Workday Inc.’s Artificial Intelligence Allegedly Discriminates Against Blacks

Workday Inc.’s Artificial Intelligence Allegedly Discriminates Against Blacks

Workday Inc.’s artificial intelligence screening tools allegedly exclude Black applicants. 

Bloomberg Law reported that Derek Mobley, who filed a new lawsuit, will represent applicants who have allegedly been discriminated against. The lawsuit claims that Workday also discriminates against people over 40 years of age, as well as those with disabilities. 

The lawsuit also claims Mobely, a Black man over 40, has been applying since 2018 and has been continuously denied. The lawsuit also alleges that Mobley applied to 80-100 positions at companies that use Workday as a screening tool. 

“The Representative Plaintiff seeks …injunctive relief which reforms Workday’s screening products, policies, practices, and procedures so that the Representative Plaintiff and the class members will be able to compete fairly in the future for jobs and enjoy terms and conditions of employment traditionally afforded similarly situated employees outside of the protected categories,” the lawsuit read. 

According to the lawsuit, Workday’s screening shows “a pattern and practice of discrimination.” 

A spokesperson for Workday responded by saying that the company is “committed to trustworthy AI.”

 “We engage in a risk-based review process throughout our product lifecycle to help mitigate any unintended consequences, as well as extensive legal reviews to help ensure compliance with regulations,” the spokesperson said.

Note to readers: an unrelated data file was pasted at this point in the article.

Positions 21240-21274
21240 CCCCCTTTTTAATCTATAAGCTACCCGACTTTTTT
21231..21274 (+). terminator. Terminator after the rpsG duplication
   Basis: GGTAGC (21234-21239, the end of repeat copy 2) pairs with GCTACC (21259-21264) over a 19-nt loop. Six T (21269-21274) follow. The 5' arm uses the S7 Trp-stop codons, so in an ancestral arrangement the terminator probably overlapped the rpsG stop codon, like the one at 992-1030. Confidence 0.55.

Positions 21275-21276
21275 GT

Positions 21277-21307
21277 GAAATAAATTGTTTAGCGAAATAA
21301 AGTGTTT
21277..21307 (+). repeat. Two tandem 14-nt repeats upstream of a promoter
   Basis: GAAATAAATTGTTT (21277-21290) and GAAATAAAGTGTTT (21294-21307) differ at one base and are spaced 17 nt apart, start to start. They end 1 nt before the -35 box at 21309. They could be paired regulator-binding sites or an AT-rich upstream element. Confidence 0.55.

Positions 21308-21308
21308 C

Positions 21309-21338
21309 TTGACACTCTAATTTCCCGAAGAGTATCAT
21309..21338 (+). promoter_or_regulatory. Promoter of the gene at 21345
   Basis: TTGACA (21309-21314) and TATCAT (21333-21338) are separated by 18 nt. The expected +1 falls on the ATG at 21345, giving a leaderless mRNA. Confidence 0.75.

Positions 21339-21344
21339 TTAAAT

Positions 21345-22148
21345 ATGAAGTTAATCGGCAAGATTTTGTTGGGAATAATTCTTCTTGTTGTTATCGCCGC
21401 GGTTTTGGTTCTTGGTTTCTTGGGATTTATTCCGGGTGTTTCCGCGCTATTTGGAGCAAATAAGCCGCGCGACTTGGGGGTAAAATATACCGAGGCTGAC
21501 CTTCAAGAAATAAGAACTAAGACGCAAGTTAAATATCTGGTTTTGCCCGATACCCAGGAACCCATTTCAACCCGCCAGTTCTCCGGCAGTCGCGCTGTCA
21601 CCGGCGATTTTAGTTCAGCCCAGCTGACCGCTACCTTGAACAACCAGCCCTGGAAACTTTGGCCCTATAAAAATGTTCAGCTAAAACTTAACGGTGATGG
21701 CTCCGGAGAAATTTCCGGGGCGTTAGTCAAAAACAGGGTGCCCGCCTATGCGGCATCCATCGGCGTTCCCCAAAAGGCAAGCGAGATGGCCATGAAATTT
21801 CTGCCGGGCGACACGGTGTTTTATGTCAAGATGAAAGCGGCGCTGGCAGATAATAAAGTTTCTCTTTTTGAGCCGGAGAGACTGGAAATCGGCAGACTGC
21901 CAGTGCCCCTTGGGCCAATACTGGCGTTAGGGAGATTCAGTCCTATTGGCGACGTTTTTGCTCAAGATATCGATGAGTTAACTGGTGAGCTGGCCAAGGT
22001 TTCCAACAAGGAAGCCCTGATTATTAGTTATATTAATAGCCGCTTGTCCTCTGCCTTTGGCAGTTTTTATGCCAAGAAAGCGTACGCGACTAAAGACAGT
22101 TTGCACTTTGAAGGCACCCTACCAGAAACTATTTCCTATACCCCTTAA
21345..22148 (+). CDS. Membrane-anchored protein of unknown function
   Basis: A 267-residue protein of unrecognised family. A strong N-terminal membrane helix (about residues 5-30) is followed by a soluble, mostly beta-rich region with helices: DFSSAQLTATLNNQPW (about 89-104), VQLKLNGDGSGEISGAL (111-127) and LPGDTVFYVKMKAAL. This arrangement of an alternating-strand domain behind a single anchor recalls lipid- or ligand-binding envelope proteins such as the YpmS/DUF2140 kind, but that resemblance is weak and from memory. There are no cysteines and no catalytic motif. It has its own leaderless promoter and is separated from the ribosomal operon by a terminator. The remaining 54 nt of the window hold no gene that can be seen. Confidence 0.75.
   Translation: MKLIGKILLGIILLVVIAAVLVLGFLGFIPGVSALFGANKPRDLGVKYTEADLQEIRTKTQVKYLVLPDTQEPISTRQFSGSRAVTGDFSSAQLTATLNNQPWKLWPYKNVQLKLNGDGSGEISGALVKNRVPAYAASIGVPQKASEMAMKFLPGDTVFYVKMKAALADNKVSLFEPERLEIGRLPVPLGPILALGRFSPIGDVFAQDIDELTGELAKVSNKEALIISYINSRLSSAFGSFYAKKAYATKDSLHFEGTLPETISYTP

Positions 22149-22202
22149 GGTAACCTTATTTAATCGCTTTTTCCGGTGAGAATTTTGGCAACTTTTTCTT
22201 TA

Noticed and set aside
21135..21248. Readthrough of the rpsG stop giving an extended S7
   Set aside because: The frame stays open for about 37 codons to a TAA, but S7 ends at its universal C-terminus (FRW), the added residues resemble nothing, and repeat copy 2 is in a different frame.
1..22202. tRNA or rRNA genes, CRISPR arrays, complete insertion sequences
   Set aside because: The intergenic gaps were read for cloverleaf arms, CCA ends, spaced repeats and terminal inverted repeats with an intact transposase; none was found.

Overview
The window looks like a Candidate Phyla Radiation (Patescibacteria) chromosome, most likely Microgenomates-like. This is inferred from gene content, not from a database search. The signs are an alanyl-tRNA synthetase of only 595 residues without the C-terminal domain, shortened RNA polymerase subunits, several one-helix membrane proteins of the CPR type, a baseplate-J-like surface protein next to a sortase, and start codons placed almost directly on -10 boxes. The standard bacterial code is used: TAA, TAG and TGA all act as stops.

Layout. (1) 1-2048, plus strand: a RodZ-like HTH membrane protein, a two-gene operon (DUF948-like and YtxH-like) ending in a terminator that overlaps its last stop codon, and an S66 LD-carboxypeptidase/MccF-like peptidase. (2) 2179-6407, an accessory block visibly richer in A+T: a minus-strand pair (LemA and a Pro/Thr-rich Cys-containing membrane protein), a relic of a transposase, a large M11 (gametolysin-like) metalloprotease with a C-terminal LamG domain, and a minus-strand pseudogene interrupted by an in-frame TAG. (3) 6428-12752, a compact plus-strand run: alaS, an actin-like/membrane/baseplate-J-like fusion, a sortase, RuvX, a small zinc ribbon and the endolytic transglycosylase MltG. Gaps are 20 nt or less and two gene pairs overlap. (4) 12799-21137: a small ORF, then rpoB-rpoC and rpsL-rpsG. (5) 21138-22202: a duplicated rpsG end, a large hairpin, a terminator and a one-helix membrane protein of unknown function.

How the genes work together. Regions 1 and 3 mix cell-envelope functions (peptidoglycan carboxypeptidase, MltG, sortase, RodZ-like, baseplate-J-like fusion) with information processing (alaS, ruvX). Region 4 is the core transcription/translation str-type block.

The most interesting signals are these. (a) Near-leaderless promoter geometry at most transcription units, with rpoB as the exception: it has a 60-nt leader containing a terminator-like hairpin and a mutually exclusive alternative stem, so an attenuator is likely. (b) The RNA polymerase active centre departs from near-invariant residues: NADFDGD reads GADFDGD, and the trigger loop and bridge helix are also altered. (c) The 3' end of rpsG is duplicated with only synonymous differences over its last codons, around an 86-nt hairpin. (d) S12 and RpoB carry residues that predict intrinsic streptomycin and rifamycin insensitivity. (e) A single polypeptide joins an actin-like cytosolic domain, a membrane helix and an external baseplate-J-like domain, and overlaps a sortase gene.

Ruha Benjamin, a professor of African American Studies at Princeton University, has done brilliant research on science, technology, and medicine. 

During a discussion with Thoughtspot, Benjamin spoke of bias in AI and data. 

“These systems [rely] on historic data, historic forms of decision-making practices that then get fed into the algorithms to train them how to make decisions. And so if we acknowledge that part of that historic data and those patterns of decision-making have been discriminatory, it means that both the data and oftentimes the models, which are built to make important, sometimes life-and-death decisions for people, are being reproduced under the guise of objectivity. ” 

Benjamin continued, “The main danger of it, perhaps more dangerous than human bias, is that we assume that the technology is neutral and objective. So we don’t question it as much — not as much as we would [with] a racist judge or doctor or police. We think, ‘Oh, it’s coming to us through a computer screen. Okay. I give these resources to this patient and not this patient.’ And [we] don’t question where that decision came from.”